Decisions are inevitable and depend on a variety of variables. It has been argued that all decisions have a personal influence and thereby, regardless of how business they seem, are somewhat personal. Others believe it is not only possible but essential to separate business from personal when deciding. Of the approximate 35,000 decisions you make each day (the majority of which are relatively simple), how many are you able to detach personal from business?
In a recent conversation with a respected colleague, we were at odds as it relates to separating business from personal during the decision making process There was a prospect interested in an available position at our client’s institution, the challenging part is that the prospect would be leaving a company that we are familiar with and her immediate supervisor is a dear friend. From a strictly business perspective, it would clearly be beneficial for our client to employ this prospect and our friend should understand that this has nothing to do with our personal. On the other hand, is there an unwritten moral responsibility as to how we handle this situation or if it should be entertained at all? Our dilemma was how should we approach this event, considering:
A friend was involved- We wouldn’t want to jeopardize this relationship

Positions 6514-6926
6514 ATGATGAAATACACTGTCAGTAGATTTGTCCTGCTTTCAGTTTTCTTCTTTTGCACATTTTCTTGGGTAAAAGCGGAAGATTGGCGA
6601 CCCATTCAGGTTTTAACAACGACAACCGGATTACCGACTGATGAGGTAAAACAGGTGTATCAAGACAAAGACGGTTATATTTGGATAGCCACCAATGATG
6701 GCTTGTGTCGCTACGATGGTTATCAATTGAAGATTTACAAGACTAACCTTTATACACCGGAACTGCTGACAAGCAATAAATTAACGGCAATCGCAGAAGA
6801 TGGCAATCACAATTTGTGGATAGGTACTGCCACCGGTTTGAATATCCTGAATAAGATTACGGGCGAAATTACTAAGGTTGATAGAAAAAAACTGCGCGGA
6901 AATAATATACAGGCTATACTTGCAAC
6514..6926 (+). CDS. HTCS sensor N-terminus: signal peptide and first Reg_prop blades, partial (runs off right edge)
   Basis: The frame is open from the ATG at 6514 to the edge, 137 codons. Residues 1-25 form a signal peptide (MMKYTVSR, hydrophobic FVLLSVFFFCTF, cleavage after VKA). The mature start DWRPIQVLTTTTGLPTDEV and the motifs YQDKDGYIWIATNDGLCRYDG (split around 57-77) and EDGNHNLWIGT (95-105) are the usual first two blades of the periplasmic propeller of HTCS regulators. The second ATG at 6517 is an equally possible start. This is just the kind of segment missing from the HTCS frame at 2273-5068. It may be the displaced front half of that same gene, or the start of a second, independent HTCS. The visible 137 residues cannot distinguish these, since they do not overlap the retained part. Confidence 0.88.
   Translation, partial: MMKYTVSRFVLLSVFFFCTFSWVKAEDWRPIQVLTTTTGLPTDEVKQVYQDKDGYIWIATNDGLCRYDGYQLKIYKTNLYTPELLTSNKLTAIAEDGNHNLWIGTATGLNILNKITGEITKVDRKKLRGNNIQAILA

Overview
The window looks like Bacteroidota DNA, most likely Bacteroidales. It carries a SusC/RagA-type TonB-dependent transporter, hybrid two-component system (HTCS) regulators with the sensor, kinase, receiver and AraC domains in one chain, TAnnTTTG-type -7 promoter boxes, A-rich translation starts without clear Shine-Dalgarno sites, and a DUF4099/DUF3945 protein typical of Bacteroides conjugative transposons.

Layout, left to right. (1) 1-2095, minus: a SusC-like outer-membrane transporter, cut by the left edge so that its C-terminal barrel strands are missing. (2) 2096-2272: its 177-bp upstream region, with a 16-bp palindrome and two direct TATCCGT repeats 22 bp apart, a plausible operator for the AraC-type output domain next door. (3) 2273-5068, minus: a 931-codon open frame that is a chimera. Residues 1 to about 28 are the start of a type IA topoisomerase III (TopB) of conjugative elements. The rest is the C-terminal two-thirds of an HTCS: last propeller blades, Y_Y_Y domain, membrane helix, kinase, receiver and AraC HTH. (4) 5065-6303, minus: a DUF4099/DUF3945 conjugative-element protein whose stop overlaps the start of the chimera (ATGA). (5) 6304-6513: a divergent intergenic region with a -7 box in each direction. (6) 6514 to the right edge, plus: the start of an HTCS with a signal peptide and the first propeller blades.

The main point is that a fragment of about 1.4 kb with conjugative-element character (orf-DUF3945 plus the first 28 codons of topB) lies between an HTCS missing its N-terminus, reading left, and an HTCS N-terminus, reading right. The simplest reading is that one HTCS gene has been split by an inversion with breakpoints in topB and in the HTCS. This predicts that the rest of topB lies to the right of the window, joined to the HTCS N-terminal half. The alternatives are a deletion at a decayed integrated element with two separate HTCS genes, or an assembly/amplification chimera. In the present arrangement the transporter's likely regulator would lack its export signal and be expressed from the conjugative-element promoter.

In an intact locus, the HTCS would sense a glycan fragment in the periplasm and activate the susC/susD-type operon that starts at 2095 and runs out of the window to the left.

The prospect’s right to privacy matters- We want Training Consultants Series 65 Login to prevent tension in their current workplace
The prospect will help our client’s team- The prospect Lions Finance Corporation is qualified and we are confident in their abilities
The business of this decision clearly points to hiring this prospect regardless of the consequences. There is an available position that she can undoubtedly fill effectively. At what point do we consider a friendship in business, or is there any place for that deliberation at all? If a personal relationship is taken into account, what elements do we assess? Is there a simultaneous balance between doing what is best for business and what is socially right? In our business and personal lives we are confronted with these scenarios frequently and most make decisions from both perspectives whether we realize it or not. My recommendation is to ‘Find Your Balance’. This is a relative concept, in that some of us can accept and support what others cannot. It would be difficult to agree on common decision making criteria by which we reach a business/personal balance so make sure you are comfortable with yours. Great Selling!